On September 3, 2010, I was fifty-three, a healthy, athletic, mother of 3 and a Stanford professor. The next day, I had a severe stroke. I was completely paralyzed on the right side of my body and even more distressing, lost ALL ability to communicate. My mind was working, but I was trapped inside a dysfunctional body. After six years of virtually full time therapy, I had come a long way--walking pretty well, independent living, and speech beginning to return. I began to re-engage, including returning to Stanford as a Consulting Professor (not able to meet the demands of my previous role as tenured full-time faculty). I joined several boards, and realized that my two lives were actually very much connected.
My new book, "Identity Theft: Rediscovering Ourselves After Stroke" follows my journey to recover in addition to providing realistic expectations for the hard work needed to regain everyday capabilities. I focus on the less frequently documented emotional journey in recovery. Virtually every survivor is haunted by questions like: "Who am I now?" and "How do I rebuild a meaningful and rewarding life?" after losing so much of what they had before--capabilities, careers and jobs, relationships, and more. This is a book full of hope for survivors--from stroke or other injuries--as well as their families and support networks. Click here for Identity Theft book page.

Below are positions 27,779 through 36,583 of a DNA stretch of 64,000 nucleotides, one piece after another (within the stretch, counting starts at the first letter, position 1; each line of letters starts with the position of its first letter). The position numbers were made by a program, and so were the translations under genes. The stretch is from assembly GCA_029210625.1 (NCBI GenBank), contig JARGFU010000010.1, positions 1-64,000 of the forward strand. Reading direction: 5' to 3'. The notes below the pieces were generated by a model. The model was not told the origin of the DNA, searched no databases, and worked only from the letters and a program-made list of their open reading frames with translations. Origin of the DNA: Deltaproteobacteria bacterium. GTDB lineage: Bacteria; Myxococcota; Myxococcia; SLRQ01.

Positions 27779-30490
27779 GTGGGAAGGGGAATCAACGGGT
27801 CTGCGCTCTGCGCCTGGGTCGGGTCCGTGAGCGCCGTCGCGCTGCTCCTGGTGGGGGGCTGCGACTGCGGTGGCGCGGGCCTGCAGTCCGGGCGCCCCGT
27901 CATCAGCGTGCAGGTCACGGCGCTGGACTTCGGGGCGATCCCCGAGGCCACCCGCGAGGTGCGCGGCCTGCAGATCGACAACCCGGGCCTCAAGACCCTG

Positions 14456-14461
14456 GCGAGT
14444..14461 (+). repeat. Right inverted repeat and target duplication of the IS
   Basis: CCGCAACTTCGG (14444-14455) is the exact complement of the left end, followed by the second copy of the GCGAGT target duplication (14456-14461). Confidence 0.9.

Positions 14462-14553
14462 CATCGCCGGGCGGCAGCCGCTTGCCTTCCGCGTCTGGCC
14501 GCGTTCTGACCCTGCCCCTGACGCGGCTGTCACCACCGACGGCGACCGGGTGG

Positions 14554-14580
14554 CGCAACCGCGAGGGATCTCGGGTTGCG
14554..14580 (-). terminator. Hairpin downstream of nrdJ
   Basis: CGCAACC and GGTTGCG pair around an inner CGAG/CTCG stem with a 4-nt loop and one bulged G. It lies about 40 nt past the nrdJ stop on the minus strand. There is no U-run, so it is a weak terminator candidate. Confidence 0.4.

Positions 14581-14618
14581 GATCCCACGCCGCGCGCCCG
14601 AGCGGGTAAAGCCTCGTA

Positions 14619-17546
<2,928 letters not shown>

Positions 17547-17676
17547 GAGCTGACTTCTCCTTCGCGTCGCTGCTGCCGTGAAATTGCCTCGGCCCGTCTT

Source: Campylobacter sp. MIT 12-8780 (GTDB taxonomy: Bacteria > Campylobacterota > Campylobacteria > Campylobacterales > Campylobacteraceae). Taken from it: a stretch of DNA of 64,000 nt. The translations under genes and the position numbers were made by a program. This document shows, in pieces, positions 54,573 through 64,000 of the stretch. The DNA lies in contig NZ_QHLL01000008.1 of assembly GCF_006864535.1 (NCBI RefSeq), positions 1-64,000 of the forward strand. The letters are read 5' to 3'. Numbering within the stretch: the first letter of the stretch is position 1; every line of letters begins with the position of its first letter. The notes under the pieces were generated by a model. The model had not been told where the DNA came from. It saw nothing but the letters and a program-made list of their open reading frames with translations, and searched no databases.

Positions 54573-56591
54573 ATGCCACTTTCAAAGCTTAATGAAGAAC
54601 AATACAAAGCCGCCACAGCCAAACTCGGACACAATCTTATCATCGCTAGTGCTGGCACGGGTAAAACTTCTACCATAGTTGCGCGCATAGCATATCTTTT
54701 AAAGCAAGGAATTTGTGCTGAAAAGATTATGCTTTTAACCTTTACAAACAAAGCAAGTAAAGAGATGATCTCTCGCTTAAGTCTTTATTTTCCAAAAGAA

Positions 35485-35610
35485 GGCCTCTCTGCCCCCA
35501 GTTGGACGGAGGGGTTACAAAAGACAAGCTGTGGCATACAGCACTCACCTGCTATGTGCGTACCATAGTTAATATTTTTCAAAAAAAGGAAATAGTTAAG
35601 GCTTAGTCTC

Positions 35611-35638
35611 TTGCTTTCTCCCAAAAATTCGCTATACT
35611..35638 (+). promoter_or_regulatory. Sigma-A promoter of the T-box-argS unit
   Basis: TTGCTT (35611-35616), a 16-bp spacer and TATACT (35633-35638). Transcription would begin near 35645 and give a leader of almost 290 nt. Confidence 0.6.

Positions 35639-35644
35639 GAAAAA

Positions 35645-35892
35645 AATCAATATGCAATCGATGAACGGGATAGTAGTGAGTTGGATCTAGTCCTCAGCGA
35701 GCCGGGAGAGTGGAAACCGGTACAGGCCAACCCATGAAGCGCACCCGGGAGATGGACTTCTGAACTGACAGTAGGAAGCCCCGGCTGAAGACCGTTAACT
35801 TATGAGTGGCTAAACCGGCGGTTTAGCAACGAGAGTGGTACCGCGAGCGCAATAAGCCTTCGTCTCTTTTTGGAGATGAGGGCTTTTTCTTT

As an academic I wrote about identity--how women, people of color, members of the LGBT community, and others who are "different", can be true to themselves, while fitting in to organizations enough to succeed, and even drive positive change. Now I'm writing about the experience of identity change--how people who have faced fundamental change in capability can strive not to rebuild "who they were", but rather focus on "who they are" and what they can do. My immediate laboratory is the world of stroke survivors, but I believe this journey is equally relevant to people who have suffered other debilitating changes like brain injury, cancer, heart disease--or are losing capacity simply because they are growing old.
As a tenured Stanford professor, an organizational scholar, author of two books and more than 50 chapters and articles, I taught hundreds of classes to graduate and undergraduate students. I made similar numbers of speeches about gender, diversity more broadly, organizational change and other topics, and have facilitated dozens of workshops -- for companies, non-profits, universities, executive groups, and other organizations -- sharing both research and practical strategies for building better, more inclusive organizations.
One of my most significant contributions from that period is my book Tempered Radicals (aka Rocking the Boat) which examines how people who are "different" can advance important changes from within organizations, and leadership practices that foster inclusive organizations. Click here to visit my Prior Works page.